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stryker last won the day on January 19

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About stryker

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  • Birthday 09/13/1978

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  1. The problem is the people don't want the Olympics. That was evident in the referendum that doomed Munich's 2022 candidacy. Any Munich bid would need Garmisch anyways and from my understanding that's where most of the opposition came from.
  2. Why would Vancouver need a speed skating oval? If they did, they would've kept the one at Richmond. It would be a waste of money to build another so soon after repurposing the 2010 venue. A better more financially feasible option is using the oval in Calgary. If Paris can have surfing halfway around the world in Tahiti, then I am sure the IOC would have no problem with a Vancouver bid using the Calgary oval (remember Calgary's failed bid relied on the ski jumps in Whistler). In terms of a curling venue, no need to build anything new either. Langley Events Centre or another suitable indoor venue would suffice. Regardless of what becomes of Vancouver's Olympics ambition, I do believe that it's only a matter of time before Vancouver and Whistler replace WinSport at Calgary as Canada's primary winter sports training centre with the exception of speed skating. A future bid would give Vancouver the opportunity to touch up the 2010 venues for that purpose. With Hamilton also pushing for a CWGs, would this take precedence over a second WOGs bid in the same year? I cannot see Canada trying for both.
  3. Why go for Northern England bid though when London has almost everything ready to go? Even with the IOC accepting regional bids, if a compact sustainable low-cost option is available, and London fits that description, why opt for a regional bid? The IOC maybe open to the idea of a regional bid but if a compact one presents itself I can't see it being turned down.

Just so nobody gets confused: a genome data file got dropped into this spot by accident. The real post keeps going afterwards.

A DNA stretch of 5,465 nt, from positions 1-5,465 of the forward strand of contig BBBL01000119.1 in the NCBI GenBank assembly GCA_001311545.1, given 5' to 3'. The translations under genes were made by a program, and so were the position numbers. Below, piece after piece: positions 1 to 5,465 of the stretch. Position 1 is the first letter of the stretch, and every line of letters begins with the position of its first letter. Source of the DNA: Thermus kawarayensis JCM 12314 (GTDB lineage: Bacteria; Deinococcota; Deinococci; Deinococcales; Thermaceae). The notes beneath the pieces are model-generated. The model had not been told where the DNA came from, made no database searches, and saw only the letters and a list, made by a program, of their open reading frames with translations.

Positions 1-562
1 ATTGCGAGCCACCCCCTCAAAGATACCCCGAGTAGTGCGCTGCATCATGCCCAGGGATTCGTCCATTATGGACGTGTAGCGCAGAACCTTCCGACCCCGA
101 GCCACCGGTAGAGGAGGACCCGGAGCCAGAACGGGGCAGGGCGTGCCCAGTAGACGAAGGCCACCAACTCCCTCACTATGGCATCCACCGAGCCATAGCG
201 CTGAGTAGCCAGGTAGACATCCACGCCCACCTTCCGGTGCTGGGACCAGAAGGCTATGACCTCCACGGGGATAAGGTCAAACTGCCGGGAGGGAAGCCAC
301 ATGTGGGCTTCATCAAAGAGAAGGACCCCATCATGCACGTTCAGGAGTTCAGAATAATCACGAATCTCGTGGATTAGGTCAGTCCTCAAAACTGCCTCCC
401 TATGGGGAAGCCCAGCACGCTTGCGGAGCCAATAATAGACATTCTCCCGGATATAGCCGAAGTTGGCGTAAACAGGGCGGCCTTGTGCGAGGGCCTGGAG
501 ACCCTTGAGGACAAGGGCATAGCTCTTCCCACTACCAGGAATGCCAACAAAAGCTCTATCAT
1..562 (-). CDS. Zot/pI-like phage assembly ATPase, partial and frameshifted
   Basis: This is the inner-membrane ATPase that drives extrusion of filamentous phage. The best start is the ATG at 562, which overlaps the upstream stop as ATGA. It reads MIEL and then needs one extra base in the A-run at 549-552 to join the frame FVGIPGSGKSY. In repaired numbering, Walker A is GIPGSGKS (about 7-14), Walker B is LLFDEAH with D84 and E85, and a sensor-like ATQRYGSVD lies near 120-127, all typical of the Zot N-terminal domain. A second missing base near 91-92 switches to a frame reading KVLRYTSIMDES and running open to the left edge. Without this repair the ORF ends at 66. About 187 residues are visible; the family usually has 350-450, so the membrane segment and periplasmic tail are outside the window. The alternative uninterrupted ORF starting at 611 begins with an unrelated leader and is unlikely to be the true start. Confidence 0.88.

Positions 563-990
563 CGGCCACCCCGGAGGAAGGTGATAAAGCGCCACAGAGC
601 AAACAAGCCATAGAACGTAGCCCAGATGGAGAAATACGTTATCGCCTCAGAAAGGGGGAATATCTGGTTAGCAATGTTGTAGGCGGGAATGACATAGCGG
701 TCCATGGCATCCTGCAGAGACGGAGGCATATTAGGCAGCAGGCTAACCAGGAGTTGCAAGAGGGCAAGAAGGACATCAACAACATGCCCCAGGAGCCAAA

4. I see a big difference though between the bidding climate today and that of 40 years ago. In addition to social media, the Great Recession led to a wave of economic populism throughout the western world with a renewed conscious about how tax money would be spent. and based on the numerous referendums that have said no to Olympic bids, that's the driving force the IOC hasn't quite figured out. Could a successful Olympics in Paris and Los Angeles help? Definitely but part of that criteria for success will be if those Games than stay on budget and deliver some sort of surplus or break even. The WOGs are practically on life support after the last two races, and Milan-Cortina has the potential to get very expensive quickly with all the new venues they need (I still think when those costs start coming out you will see CONI beg Turin to rejoin as was the original plan). Salt Lake City and to an extent Sapporo offer the IOC essentially what Paris and Los Angeles offer, a reasonable lower-cost bid. The question is whether or not that will be enough to skeptical tax paying citizens that the Olympics can be a worthwhile investment.
  5. Back when it looked like the Calgary bid would via a referendum I mentioned the idea of Canada giving another go at the WOGs with Vancouver. It makes sense. They have everything in place from 2010 with the exception of an Olympic Village and the need for a speed skating oval. since the Richmond Oval cannot be repurposed if memory serves me correctly. Vancouver could easily use the one in Calgary. The question is of course whether or not Vancouver would want to host again as has been mentioned.
  6. Seems like a noble effort but is there any indication the Dutch government would even consider the idea? Given the size and scope of the SOGs, I highly doubt one city alone (Amsterdam or Rotterdam) could pull this off. It would have to be a country-wide bid.
  7. The topic has been discussed in another thread. The stadium issue is the sticking point but if FC Koln wants a new privately owned stadium then I suppose that's a possible starting point. An even bigger hurdle would be the likelihood of a referendum across multiple locations. I'd like to see the DOSB give this a go as the concept would completely revolutionize SOGs bidding.